UBC Theses and Dissertations

UBC Theses Logo

UBC Theses and Dissertations

Spring-in of angled thermoset composite laminates Albert, Carolyne I.

Abstract

Advanced fibre-reinforced thermoset polymers are primarily used in the aerospace industry for their excellent mechanical properties and low weight. T o justify the use of these materials, low processing and manufacturing cost must counterbalance their high base cost. The necessity to produce parts within tight dimensional tolerances in the aerospace industry constitutes a challenge to cost-effective manufacturing as process-induced distortions are encountered in production. The current work focuses on spring-in, a change in angle occurring during processing of curved thermoset composite parts. Spring-in is encountered for virtually all curved thermoset composite parts and there is currently poor understanding o f the variables and mechanisms that affect this phenomenon. This thesis examines the effect of a number of design and process parameters on spring-in. The parameters studied include part geometry, lay-up, tool material, tool surface condition, cure cycle, and the use of a rubber caul sheet. The results show that process parameters have a significant impact on spring-in, in some cases more than doubling the value. Close examination of the parts made in this study reveals that spring-in can be decomposed into two components: a true corner component and a warpage component. The corner component is shown to be mainly the result of chemical and thermal strain anisotropy during processing. This component is repeatable with little variability for a given part design. Parameters affecting the corner component are the initial part angle and the part lay-up. The warpage component, on the other hand, is found to be driven by mechanical interaction between the tool and the part. This component is affected by the laminate thickness, the flange length, the cure cycle, the tool material, and the tool surface condition.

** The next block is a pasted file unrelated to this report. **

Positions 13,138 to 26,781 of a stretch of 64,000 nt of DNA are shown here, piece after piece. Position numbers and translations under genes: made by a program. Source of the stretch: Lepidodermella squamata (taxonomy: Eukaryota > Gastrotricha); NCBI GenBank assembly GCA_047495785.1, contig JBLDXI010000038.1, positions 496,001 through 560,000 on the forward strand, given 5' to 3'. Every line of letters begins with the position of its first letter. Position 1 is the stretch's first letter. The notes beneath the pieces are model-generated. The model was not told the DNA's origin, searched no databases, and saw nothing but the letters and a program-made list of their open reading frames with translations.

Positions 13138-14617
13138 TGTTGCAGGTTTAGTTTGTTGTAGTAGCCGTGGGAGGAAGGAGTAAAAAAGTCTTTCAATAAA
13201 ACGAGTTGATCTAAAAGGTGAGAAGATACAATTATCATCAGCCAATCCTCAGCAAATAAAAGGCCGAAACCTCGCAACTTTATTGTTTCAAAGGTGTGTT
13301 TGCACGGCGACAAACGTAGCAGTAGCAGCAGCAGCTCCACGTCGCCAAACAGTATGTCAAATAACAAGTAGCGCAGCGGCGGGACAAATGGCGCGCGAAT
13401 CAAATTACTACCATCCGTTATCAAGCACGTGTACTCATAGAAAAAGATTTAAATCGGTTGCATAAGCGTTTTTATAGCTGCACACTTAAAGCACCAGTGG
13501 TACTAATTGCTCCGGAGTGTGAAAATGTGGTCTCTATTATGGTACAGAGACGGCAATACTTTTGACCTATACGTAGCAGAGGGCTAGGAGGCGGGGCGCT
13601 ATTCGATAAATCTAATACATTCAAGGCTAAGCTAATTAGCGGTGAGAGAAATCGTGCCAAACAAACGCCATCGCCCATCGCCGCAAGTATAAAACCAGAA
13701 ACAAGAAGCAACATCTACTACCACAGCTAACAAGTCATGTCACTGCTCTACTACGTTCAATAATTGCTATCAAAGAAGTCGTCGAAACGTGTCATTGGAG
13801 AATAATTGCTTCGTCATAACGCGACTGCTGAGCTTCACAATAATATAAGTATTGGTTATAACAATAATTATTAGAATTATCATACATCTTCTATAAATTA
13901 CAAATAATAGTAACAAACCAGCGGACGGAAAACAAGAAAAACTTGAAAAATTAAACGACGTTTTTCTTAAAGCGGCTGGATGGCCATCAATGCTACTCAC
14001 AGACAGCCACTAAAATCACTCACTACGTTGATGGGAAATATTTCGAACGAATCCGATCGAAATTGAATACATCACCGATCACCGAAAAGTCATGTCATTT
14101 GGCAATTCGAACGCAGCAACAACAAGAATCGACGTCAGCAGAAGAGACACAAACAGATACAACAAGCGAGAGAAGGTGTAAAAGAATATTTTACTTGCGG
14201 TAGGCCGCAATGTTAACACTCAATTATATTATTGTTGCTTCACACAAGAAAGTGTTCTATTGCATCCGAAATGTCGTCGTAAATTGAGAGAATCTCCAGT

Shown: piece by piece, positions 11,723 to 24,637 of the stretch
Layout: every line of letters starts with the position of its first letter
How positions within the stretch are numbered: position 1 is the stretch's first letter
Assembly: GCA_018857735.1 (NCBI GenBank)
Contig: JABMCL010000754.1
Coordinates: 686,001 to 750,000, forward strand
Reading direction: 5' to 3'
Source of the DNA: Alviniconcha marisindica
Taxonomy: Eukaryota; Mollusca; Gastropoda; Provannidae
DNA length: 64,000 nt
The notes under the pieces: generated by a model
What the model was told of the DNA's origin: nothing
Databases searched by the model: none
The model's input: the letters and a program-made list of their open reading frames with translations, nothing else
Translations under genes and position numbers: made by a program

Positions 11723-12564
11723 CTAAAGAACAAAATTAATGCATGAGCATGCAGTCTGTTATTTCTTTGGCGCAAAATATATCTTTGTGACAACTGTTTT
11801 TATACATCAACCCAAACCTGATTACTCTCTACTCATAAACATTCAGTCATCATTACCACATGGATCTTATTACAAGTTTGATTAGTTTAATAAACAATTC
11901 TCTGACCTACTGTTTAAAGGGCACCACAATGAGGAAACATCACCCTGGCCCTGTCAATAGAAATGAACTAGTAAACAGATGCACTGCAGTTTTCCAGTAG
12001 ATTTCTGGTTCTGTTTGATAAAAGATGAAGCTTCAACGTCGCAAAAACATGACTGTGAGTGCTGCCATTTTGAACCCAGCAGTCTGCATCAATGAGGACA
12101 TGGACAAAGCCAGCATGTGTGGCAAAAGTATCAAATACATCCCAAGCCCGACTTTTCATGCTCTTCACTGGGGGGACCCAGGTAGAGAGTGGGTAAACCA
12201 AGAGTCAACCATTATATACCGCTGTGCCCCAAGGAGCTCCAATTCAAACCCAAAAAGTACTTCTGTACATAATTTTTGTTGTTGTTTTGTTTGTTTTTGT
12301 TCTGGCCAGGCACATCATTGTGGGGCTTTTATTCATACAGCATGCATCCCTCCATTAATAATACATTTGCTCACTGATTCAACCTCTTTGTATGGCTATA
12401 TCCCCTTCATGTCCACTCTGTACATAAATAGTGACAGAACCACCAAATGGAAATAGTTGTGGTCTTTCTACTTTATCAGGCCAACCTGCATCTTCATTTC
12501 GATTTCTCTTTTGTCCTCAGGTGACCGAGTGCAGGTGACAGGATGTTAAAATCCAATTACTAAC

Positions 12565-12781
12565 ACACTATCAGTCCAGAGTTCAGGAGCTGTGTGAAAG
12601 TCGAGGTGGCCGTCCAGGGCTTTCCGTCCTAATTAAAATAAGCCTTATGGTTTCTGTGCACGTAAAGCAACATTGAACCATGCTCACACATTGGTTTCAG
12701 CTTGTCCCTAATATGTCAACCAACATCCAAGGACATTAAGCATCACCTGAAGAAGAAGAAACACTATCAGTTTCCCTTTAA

Item Media

Item Citations and Data

Rights

For non-commercial purposes only, such as research, private study and education. Additional conditions apply, see Terms of Use https://open.library.ubc.ca/terms_of_use.

Usage Statistics